To assess residents' perceptions of the impact of resident work hour restrictions on patient care, education, and job satisfaction.
Four focus groups of internal medicine residents at Barnes-Jewish Hospital at the Washington University School of Medicine were conducted during February and March 2004. Twenty-six housestaff from the first three years of residency participated; all were volunteers. Transcripts were analyzed for major themes.
Both residents and interns supported work hour limitations and enjoyed the benefits of working fewer hours. However, they had difficulty complying with the restrictions, particularly if they felt patient care, teaching, or their own education would be compromised. Participants perceived that restricted work hours diminished the continuity of patient care and increased the likelihood of medical errors such as those resulting from delayed follow-up of diagnostic tests. Both interns and residents found it difficult to attend conferences, and residents found fewer opportunities to teach. Effects on job satisfaction were mixed as a result of work hour restrictions.
Residents in the sample favored work hour restrictions but had serious concerns about the effects of the restrictions on patient care and medical education. The findings suggest that imposing rigid work hour restrictions has significant consequences for patient care and medical education and that the most effective ways to balance work hour limitations with the demands of patient care and necessary educational components to train competent physicians have yet to be identified.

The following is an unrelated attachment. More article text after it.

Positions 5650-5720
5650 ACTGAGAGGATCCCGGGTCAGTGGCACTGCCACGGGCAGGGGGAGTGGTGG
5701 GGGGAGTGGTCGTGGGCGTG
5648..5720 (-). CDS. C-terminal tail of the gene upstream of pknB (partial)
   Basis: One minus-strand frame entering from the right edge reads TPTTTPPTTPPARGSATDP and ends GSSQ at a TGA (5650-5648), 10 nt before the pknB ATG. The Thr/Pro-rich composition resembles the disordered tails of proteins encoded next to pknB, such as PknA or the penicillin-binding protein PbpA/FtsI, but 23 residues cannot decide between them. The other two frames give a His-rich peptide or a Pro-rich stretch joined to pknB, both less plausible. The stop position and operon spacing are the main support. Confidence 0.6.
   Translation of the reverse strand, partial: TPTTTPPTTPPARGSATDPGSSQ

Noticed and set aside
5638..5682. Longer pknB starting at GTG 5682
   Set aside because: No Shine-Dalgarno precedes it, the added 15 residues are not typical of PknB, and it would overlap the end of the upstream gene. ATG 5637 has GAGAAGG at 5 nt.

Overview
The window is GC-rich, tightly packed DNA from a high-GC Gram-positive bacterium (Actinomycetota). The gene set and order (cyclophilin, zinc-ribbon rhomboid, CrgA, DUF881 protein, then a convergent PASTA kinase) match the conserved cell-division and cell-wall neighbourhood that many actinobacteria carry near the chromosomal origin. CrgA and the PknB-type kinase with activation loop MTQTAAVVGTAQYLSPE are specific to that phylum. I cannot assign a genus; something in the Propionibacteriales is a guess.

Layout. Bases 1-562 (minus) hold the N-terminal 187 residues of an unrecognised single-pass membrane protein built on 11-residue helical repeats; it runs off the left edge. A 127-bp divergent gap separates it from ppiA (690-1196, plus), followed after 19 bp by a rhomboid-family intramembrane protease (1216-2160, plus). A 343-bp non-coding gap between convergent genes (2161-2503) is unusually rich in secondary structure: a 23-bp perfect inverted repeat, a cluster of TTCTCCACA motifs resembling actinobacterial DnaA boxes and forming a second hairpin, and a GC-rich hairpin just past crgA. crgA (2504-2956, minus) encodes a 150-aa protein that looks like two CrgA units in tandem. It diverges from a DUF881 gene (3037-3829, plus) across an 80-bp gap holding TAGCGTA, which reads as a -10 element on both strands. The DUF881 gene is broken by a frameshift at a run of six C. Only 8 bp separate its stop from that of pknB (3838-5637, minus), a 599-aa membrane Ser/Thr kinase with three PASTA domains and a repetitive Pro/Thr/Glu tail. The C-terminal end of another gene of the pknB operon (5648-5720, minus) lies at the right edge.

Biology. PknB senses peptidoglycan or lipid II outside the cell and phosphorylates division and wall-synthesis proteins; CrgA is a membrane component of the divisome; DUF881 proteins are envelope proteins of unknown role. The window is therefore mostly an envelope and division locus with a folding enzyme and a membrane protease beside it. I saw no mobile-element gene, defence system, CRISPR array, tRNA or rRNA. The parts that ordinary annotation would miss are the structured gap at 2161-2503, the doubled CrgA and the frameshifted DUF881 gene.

"In many circumstances, important information is being lost in the transition of care from shift to shift. Recent data suggests that because housestaff work restricted work hours, shift hand-over errors exceed the number of errors due to fatigue . This finding suggests critical elements of the patient's story are not being communicated. "
[Show abstract][Hide abstract] ABSTRACT: For better or worse, the imposition of work-hour limitations on house-staff has imperiled continuity and/or improved decision-making. Regardless, the workflow of every physician team in every academic medical centre has been irrevocably altered. We explored the use of cognitive task analysis (CTA) techniques, most commonly used in other high-stress and time-sensitive environments, to analyse key cognitive activities in critical care medicine. The study objective was to assess the usefulness of CTA as an analytical tool in order that physician cognitive tasks may be understood and redistributed within the work-hour limited medical decision-making teams.
After approval from each Institutional Review Board, two intensive care units (ICUs) within major university teaching hospitals served as data collection sites for CTA observations and interviews of critical care providers.
Five broad categories of cognitive activities were identified: pattern recognition; uncertainty management; strategic vs. tactical thinking; team coordination and maintenance of common ground; and creation and transfer of meaning through stories.
CTA within the framework of Naturalistic Decision Making is a useful tool to understand the critical care process of decision-making and communication. The separation of strategic and tactical thinking has implications for workflow redesign. Given the global push for work-hour limitations, such workflow redesign is occurring. Further work with CTA techniques will provide important insights toward rational, rather than random, workflow changes.
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